Three ways to include the Australian history curriculum into a school camp

“The more you know about the past, the better prepared you are for the future.” – Theodore Roosevelt.

We look at the history curriculum strand of the Australian Curriculum – HASS (Humanities and Social Sciences) and came up with some ideas to incorporate Australian history into your school camp activities.

The Past

Any new environment is an opportunity for students to explore the past. Here are some ideas to tick off a few outcomes in your history curriculum:

Indigenous culture – as the Coffs Coast is in Gumbaynggir country there are many options both on and off site to engage students through first hand experiences such as:

  • A poignant and important Welcome to Country ceremony.
  •  Dreamtime storytelling by Gumbaynggir elders.
  •  Discover the history of the region on an Aboriginal heritage tour.
  •  Focus on Indigenous plants on the Bongil Bongil bush tucker tour.

Post European contact – use the environment to engage students in discussion and activities like:

  • What’s the same? How has it changed?
  • What were the short / long term effects of European settlement?
  • Discuss the term “reconciliation” and how it’s been acted upon.
  • Discuss migration – why did people come to the Coffs Coast?
  • Create a timeline for the region.
  • Sing songs of old around the campfire with our favorite bush balladeer, Errol Grey.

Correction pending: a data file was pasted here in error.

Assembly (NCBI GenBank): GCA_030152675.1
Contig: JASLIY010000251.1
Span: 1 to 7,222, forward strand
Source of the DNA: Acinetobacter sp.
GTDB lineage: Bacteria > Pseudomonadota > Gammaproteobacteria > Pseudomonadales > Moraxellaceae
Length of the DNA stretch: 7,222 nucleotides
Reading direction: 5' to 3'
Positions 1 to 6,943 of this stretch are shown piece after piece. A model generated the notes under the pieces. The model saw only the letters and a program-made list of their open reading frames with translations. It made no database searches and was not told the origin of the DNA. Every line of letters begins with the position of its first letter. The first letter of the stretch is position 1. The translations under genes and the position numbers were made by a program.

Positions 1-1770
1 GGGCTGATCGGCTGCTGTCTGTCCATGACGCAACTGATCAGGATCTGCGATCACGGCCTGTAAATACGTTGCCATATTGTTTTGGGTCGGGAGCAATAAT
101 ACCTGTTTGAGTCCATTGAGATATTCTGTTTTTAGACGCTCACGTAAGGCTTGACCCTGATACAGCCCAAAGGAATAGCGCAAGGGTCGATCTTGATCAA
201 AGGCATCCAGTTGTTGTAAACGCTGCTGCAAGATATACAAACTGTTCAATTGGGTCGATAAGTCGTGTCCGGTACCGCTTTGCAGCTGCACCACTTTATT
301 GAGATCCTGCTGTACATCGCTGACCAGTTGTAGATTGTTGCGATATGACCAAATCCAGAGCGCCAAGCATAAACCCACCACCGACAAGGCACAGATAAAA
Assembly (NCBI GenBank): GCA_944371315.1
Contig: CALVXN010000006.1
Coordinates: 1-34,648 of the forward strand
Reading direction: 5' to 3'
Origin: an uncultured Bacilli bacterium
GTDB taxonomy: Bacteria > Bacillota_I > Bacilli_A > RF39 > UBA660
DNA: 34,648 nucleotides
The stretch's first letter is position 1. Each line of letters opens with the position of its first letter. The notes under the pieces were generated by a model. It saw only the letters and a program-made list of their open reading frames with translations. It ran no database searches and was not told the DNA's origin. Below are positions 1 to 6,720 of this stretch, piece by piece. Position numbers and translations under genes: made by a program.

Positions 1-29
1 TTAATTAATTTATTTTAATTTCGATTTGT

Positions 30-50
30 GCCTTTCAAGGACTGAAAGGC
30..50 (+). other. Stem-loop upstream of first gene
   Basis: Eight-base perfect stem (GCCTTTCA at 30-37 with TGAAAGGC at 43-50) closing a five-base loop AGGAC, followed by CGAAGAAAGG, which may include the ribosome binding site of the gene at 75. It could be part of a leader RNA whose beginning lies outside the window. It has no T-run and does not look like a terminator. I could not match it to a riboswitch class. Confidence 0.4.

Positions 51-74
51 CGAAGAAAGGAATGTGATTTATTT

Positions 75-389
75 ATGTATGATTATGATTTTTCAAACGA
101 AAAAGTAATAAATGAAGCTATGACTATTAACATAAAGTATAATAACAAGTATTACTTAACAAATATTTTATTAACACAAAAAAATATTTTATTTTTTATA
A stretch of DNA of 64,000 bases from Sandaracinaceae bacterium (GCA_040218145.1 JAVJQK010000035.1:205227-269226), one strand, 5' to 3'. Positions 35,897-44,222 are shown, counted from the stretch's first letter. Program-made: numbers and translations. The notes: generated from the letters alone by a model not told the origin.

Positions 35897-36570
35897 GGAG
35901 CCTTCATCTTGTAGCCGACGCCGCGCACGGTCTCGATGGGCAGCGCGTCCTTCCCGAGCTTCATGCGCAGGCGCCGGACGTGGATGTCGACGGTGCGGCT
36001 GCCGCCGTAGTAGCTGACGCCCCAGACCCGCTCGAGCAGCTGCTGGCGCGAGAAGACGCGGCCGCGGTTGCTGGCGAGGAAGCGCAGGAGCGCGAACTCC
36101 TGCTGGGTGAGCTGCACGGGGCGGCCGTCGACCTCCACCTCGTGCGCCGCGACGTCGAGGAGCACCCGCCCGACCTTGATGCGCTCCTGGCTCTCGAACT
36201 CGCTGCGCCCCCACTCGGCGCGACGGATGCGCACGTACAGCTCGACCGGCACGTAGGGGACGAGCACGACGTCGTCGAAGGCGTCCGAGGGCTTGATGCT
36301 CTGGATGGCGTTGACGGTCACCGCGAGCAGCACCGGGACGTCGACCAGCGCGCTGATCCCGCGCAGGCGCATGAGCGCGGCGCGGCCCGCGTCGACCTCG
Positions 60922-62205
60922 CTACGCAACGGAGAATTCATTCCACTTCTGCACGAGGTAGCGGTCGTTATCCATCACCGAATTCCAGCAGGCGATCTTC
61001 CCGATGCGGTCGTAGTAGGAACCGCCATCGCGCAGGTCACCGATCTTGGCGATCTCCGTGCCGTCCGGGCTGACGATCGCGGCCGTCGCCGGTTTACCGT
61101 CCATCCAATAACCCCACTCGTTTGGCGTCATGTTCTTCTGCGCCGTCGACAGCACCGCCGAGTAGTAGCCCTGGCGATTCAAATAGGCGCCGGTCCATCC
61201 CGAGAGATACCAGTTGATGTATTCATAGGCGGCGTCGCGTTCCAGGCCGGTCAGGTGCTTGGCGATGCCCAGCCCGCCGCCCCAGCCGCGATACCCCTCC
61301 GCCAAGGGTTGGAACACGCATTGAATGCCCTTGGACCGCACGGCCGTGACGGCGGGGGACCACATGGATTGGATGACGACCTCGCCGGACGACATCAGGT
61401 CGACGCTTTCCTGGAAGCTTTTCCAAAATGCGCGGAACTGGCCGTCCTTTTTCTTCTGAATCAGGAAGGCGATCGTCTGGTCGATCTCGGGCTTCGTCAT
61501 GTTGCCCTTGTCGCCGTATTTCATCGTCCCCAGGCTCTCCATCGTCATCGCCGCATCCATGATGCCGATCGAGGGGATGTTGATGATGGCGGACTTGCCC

The Present

The immediacy of school camp, helps students to interact with their place in society and reflect on the past. Here are a few suggestions to incorporate and enhance your history curriculum:

  • Focus on “rights and responsibilities” at school camp – why do we need rules?
  • Develop a camp flag – what symbols represent our camp? Why?
  • Act out a scene based on the history of the Coffs Coast.
  • Split students into small groups to research and present an ‘on this day in Australian history’ fact for each day of the camp.
  • Encourage students to compile a list of three questions to ask a Gumbaynggir elder.
  • Get students to draw inspiration from Dreamtime stories to create their own story that reflects or explains their own history.
  • Write daily journal entries that will form part of each student’s history.

The Future

Understanding through change, cause and effect, roles and responsibilities, leads students to look at possibilities for the future, their future. Try this:

  • What are some potential problems facing coastal areas e.g. overfishing, tourism, ocean pollution?
  •  How can these problems be addressed?
  • Encourage students to think about their role as a citizen of Australia – what can they do to help future communities?
  • Create a circle discussion based on two questions – One thing I don’t want to see change and one thing I do want to see change.
  • Blue sky thinking, especially for environmental issues.
  • Base an activity around…. If you were Prime Minister, what policies would you introduce?
  • Tap into our previous blog posts on incorporating camp activities into curriculum and keeping camp energy alive in the classroom.

At Coffs Coast Adventure Centre, we understand the importance of achieving curriculum outcomes on school camp. Shannon, our Camp Concierge is always ready to help you incorporate your history curriculum into your camp itinerary.

Call our Camp Conccierge 02 6653 5311

Shannon Kent - Bookings Manager at the Coffs Coast Adventure Centre

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